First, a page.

Weekend media reports of incidents at Dubbo and Taree hospitals and the deaths of loved ones show the need for government action on disproportionate funding and outcomes in regional NSW hospitals to deliver a fairer health deal for regional NSW people, a health lawyer and advocate for health care reform says.
The under-resourcing, lack of doctors and systemic system failures within NSW regional hospitals were again in the media spotlight - including the death of the father of 60 Minutes reporter, Liz Hayes.
Regional NSW-based health lawyer and advocate for healthcare reform, Catherine Henry, says these stories - and countless other reports - highlight the need for government action and an inquiry on regional hospital resourcing and medical workforce issues that are compromising patient care - and at times costing lives.
A report in this weekend's Sydney Morning Herald says thousands of test results were never followed up at a Dubbo Hospital last year. A whistle-blower doctor who worked at the hospital has alleged the prescription of wrong medications, missed broken bones and the death of a baby girl. Mid last year a NSW Health investigation concluded a systemic failing at the hospital contributed to an infant's death.
Journalist and presenter of Channel 9's 60 Minutes program, Liz Hayes, tragically lost her father, Bryan Ryan a year ago.
In an opinion piece in the Sydney Morning Herald, Ms Hayes tells of how her father died a month after being admitted to the emergency department of Manning Base Hospital suffering pneumonia.
On his first night in the emergency department, he received an overdose on one of his regular medications. He recovered in the Mayo - a private regional hospital - but then suffered a massive stroke.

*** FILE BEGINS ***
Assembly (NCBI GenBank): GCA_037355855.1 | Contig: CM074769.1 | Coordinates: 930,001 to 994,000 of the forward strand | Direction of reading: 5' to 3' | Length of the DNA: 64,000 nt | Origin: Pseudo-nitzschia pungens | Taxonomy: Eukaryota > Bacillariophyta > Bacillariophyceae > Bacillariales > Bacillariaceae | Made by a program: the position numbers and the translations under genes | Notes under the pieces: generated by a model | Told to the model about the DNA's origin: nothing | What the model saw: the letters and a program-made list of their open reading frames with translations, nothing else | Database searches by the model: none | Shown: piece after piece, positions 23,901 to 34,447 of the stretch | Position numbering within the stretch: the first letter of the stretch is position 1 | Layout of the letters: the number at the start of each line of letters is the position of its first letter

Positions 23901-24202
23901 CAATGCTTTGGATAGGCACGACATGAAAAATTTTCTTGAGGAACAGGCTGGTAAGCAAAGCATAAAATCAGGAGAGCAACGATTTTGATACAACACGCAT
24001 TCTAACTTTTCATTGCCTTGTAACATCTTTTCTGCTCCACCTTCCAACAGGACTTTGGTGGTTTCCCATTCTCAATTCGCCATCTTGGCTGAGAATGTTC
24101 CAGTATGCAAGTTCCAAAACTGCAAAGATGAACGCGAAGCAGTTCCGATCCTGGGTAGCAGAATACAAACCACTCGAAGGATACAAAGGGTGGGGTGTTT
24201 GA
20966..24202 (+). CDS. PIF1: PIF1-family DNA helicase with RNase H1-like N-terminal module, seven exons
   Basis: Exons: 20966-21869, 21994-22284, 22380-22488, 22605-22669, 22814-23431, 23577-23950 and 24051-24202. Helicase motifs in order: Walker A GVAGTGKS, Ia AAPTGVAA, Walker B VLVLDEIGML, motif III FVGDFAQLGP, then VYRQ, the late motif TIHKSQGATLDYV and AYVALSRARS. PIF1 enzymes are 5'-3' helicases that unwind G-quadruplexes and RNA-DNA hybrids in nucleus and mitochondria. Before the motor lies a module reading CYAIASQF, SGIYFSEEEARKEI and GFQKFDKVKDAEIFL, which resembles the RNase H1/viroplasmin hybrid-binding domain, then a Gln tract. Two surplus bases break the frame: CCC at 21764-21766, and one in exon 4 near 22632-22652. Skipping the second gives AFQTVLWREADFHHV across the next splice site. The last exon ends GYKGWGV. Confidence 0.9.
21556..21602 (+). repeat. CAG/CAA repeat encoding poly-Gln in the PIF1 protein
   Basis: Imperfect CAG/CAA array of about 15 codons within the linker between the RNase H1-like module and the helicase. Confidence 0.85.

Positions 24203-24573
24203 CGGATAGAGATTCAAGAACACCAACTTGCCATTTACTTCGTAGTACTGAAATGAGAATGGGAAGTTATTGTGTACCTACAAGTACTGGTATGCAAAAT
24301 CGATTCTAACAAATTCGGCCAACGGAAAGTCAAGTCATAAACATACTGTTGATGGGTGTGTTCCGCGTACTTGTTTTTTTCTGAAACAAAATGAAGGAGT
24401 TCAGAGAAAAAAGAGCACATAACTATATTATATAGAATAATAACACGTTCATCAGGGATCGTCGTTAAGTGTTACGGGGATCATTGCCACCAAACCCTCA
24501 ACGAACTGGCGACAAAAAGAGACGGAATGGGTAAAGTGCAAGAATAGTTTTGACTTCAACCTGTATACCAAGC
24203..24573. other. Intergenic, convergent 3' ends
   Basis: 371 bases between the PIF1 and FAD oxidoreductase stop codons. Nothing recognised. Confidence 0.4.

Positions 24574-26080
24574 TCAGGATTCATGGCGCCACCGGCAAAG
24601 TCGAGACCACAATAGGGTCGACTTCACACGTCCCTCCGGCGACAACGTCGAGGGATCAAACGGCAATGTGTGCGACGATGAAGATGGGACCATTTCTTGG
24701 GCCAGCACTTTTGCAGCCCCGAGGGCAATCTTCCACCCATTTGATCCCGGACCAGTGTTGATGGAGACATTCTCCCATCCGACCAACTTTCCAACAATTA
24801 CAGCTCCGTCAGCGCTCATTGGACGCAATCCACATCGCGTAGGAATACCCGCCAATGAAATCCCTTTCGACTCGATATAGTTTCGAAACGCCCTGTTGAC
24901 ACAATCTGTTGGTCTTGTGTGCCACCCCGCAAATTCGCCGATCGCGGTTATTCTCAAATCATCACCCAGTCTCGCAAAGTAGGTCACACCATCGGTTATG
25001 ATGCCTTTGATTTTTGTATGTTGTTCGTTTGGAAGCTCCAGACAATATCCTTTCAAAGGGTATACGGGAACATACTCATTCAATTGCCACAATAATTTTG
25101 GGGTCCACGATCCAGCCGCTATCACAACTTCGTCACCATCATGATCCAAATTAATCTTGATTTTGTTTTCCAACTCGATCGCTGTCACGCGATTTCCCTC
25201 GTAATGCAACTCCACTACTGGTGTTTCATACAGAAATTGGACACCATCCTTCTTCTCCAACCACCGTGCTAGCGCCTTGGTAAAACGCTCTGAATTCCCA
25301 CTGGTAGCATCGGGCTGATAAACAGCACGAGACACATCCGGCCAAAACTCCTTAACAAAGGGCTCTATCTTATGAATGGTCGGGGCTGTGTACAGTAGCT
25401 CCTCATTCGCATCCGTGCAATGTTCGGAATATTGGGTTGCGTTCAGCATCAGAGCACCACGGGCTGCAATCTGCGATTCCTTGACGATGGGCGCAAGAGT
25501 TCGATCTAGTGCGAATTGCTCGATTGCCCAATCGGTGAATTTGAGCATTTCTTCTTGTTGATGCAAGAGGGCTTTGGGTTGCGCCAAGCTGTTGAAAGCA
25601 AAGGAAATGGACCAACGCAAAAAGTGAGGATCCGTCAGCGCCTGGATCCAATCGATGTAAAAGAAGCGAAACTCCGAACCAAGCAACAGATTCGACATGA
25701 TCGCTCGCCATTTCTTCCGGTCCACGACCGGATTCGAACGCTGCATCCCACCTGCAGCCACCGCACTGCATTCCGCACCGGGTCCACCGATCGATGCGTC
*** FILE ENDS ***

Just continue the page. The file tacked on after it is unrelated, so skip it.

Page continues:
Ms Hayes says the vital anti-stroke tablets her father took for a heart condition, atrial fibrillation, had never been given to him during his entire eight-day stay in the private hospital. Ms Hayes was also shocked to learn that the 79 bed private hospital has just one doctor on the wards with only a doctor on call after hours.
Ms Henry says she handles too many negligence cases and inquests involving avoidable death and serious injury in regional NSW.
"I see first-hand the impact of disproportionately poor health resourcing for rural and regional residents," Ms Henry says.
"Governments - state and federal - need a proper, data based strategy with more funding to improve rural healthcare."
She says there also needs to be more public data to monitor performance.
"We still have agencies such as the National Health Performance Authority refusing to release national data on death rates and adverse events in hospitals. In the United States and England, this information is available to the public - by postcode - at the touch of a button.
"The strategy needs to tackle the reality for regional patients which is poorer access to health services. Many individuals have to travel considerable distances to access medical treatment - there are few doctors and even fewer specialists."
"Lawyers and journalists play a vital role in exposing systemic issues in health care but it is up to governments to act on that information to prevent more people in regional NSW from poor outcomes including unnecessary deaths."
A 2019 Australian Institute of Health and Welfare (AHIW) Rural And Remote Health report showed that the rate of potentially avoidable death increases from 94 per 100,000 people in the major cities to 129 in regional areas.
It shows that people living in rural and remote areas have higher rates of hospitalisations, disease, mortality, injury and poorer access to, and use of, health services, compared with those living in metropolitan areas.
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